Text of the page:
Tests requested as COVID-19 hospitalizations increase in Wisconsin
COVID-19 tests have increased across Wisconsin after steep drops this spring. But some infectious disease doctors say more testing is needed in light of the more contagious delta variant and hospitalizations in the state reaching levels not seen since February.
Anyone potentially exposed to the virus should get tested, according to the Centers for Disease Control and Prevention, which includes people who are fully vaccinated. The agency is also advising everyone, including those who have been vaccinated, to wear a mask in areas of high transmission.
But large community testing and vaccination sites that operated statewide during much of the pandemic have closed, leaving people to depend on public health departments, doctors’ offices, pharmacies and schools for testing.
People who have symptoms of COVID-19 such as cough, runny nose, sore throat, fever, or loss of taste or smell, or people who are traveling should be tested for COVID-19. according to current CDC and Wisconsin Department of Health Services guidelines. .
“It is good for a patient with symptoms to know whether or not it is COVID, so that they know whether to quarantine and let others know they may have infected,” said Dr. Dan Shirley, infectious disease specialist at UW Health. “The other important thing is just how much COVID-19 there is in our state.”
Over the past two weeks, the number of COVID-19 tests conducted statewide has ranged from around 12,000 to over 20,000. Although this is an increase from a decrease by Compared to early summer, when cases were lower, it’s nowhere near the daily number of tests performed at the peak of the pandemic last fall.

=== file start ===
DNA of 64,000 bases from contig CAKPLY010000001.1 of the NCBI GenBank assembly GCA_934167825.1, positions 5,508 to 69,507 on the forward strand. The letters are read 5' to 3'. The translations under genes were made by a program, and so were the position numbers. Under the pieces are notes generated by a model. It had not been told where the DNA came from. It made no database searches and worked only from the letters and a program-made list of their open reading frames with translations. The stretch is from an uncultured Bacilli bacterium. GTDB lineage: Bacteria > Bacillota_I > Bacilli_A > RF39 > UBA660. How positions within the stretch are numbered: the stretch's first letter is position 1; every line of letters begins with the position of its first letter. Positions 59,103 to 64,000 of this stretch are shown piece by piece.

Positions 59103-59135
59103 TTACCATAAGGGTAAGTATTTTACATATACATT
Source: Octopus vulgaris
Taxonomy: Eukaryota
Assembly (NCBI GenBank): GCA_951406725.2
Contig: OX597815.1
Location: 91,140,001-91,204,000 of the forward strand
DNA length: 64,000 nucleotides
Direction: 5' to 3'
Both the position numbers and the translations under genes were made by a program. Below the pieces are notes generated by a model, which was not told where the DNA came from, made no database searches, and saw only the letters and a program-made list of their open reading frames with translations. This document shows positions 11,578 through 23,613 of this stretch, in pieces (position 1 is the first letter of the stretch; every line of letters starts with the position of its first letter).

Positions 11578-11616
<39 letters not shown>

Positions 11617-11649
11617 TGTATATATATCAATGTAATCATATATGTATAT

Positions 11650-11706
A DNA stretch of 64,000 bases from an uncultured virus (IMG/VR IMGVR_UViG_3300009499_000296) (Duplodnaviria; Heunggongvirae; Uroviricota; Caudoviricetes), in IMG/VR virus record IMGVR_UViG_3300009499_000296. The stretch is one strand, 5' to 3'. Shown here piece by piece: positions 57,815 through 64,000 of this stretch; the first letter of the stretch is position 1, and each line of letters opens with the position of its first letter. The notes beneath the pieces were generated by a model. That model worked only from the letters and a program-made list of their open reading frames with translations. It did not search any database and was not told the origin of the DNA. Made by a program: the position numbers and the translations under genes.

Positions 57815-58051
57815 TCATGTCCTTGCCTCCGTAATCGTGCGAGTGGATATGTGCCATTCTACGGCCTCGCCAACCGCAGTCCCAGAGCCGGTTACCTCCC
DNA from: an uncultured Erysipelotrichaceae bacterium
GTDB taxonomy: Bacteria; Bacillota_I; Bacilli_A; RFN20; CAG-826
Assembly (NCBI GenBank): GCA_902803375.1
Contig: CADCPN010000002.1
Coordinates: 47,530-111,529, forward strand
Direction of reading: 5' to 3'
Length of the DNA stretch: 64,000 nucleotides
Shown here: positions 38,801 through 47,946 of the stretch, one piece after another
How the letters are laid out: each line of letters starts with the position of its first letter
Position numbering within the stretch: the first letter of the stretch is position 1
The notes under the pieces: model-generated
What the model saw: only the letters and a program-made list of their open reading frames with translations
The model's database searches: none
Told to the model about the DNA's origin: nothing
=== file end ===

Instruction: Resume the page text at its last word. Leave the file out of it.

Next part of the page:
“And so that suggests a certain level of under-testing. I think part of that is because frankly people are tired of COVID and don’t want to go out and get tested,” said Dr Ben Weston, director. from Milwaukee County Medical Services. Office of Emergency Management and Associate Professor at the Medical College of Wisconsin.
Where to get tested for COVID-19
Drugstore chains like CVS and Walgreens are offering COVID-19 testing. Walgreens offers drive-thru testing for people ages 3 and older, according to its website which states that three types of tests are available: a rapid diagnostic test that produces results in less than 24 hours; a PCR test which takes longer because it has to be sent to a laboratory; or an antigen test that can produce results in as little as an hour.
Independent pharmacies in Wisconsin also offer testing. Hometown Pharmacy offers COVID-19 testing in 11 locations.
In addition, DHS will send a do-it-yourself COVID-19 test kit to your home. There is no cost and you do not need to have any symptoms to obtain the saliva based PCR test which must be observed by a licensed healthcare practitioner and can be performed via ZOOM.
Wisconsin schools will also offer voluntary testing for students, families, teachers and staff this fall as part of a program announced by the state’s health department in June.
The Rock County Public Health Department says several local school districts have been connected to labs through the school testing program. Overall, there has been a slight increase in testing locally, according to the department which is also exploring partnerships to increase testing capacity locally.
DHS has a map showing where to find testing sites in your area.